I didn’t get any extra action shots this time, too shady for good photos, but I did get some face shots while we were standing around that you can see online here.

Report to Hikers: week of May 11-17

Hello Hikers!


Wednesday May 13

Stevens Suspension Bridge, Forest Home, to the high bluffs across Freese Road

Stevens Suspension Bridge 103

Chilly grey breezy morning along Fall Creek, with occasional sprinkles  —  everyone was bundled up  —  some hikers were even wearing gloves  —  it was a complete delight to be cool again after the previous week’s heat wave.

Stevens Suspension Bridge 045

It seems to me that when spring finally arrives every year, the best place to get the full lush and green impact is in the flood plains right along the banks of Fall Creek, where the vegetation always seems a little wild and exuberant  —  it certainly looked beautiful along this stretch.

Stevens Suspension Bridge 081

We walked up into the huge fields along the bluff on the north side of the creek valley  —  I always love the wide open spaces effect, especially on a day when there’s a gloomy cast to the sky

Stevens Suspension Bridge 090

Normally we walk through the Cornell golf course as part of this hike, but this time we went the other direction, across Freese Road and along the high bluffs along the north side of Fall Creek  —  this stretch is really undercut  and dramatic  —  I never get within 15 feet of the edge but Annie got some shots where you can get an idea of what it looks like.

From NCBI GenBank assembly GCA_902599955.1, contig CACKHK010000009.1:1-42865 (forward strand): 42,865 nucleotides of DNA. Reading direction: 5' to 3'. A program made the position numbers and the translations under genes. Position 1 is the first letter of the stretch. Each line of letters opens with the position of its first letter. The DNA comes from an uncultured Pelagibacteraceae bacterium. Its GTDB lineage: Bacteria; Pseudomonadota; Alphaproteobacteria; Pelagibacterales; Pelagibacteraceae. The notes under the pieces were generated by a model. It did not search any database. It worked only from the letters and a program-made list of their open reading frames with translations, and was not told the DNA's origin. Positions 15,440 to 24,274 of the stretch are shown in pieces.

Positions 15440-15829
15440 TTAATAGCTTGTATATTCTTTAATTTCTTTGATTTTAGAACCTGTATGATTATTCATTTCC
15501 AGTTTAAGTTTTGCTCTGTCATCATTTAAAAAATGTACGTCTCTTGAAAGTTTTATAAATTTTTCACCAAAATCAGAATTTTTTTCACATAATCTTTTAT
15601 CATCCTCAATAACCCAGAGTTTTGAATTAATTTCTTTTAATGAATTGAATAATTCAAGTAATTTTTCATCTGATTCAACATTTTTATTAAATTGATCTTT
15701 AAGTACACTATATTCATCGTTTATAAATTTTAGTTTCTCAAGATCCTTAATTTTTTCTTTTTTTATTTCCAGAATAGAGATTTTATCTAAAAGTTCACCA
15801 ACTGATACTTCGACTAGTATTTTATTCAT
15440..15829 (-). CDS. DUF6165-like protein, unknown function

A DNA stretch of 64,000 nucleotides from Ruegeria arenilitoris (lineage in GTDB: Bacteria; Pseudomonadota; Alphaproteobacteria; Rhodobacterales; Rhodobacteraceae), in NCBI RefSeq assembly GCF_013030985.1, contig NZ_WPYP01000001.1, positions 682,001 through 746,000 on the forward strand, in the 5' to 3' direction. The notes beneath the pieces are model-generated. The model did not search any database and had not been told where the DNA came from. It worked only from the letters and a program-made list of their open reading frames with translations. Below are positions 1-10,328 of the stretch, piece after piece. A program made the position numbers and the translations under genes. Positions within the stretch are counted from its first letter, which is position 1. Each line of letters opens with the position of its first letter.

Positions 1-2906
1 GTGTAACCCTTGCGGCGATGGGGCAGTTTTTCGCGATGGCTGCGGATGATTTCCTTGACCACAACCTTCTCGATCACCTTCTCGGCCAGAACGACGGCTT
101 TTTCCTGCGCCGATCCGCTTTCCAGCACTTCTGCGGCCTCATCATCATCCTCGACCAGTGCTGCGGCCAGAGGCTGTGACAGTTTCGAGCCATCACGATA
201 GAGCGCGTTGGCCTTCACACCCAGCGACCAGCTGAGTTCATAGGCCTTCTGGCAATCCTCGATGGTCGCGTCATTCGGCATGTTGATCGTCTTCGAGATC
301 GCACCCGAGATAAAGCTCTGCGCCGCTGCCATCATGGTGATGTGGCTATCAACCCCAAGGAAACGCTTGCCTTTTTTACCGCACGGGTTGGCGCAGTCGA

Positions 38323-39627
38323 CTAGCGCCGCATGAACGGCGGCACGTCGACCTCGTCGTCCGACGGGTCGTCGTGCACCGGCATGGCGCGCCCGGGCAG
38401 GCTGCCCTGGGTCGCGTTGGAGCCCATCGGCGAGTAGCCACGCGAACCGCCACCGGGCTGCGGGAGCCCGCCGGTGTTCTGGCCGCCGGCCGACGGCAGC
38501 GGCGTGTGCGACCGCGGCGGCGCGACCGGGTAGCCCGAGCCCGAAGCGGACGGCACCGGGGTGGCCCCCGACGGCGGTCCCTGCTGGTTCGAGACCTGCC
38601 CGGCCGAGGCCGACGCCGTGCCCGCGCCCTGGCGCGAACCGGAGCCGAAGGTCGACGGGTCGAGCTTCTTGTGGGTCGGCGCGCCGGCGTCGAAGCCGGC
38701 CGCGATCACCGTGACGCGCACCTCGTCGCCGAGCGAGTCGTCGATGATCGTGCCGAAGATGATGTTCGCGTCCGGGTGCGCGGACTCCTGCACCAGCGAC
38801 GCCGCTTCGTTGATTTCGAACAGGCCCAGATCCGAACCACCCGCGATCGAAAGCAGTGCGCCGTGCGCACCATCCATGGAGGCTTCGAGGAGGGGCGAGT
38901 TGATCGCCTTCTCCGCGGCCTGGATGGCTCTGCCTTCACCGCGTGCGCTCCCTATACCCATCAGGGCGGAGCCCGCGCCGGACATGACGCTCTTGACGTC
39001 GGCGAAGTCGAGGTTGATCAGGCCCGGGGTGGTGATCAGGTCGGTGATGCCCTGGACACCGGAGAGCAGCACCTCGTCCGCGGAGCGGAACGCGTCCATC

Official head count:  12 hikers, one dog.

You can see seven more photos by me online here.

You can see Annie’s photos from this hike here.



Saturday May 16

Roy H Park Preserve into Hammond Hill SF, Dryden

Roy H Park Preserve 057

Beautiful damp mild morning along Irish Settlement Road  —  we got some decent rain early in the morning and there was still a fresh spring feeling in the air when we stepped off.

Roy H Park Preserve 088

An unusual number of our regulars were out of town or otherwise engaged, including my Tiger, off looking after her brother, who was badly banged up in a motorcycle accident a few weeks ago  —  I’m happily eating a deliciously unhealthy diet while she’s away

Roy H Park Preserve 072

Official head count:  10 hikers, three dogs.

Everyone insisted this photo wouldn’t come out, because I was facing toward the sun and I should have had the sun at my back  —  I argued if the hikers were facing into the sun, they’d all look horrible with the bright glaring light right in their faces lighting up the sags and creases and wrinkles.

Roy H Park Preserve 038

Some mosquitoes …. they were biting other people but none got me  —  one mishap  —  Roger lost his iPhone out of its holster on the way back to the cars  —  he turned back to hunt for it, but a small group of people hiking behind us had already found it and gave it to him

Roy H Park Preserve 114

This trail segment has some great dark-forest action on it  —  as usual, I failed to capture any of it  —  this shot is the next best thing, the dark mass in the background behind Jack B and Betty at least gives a hint of what you can see.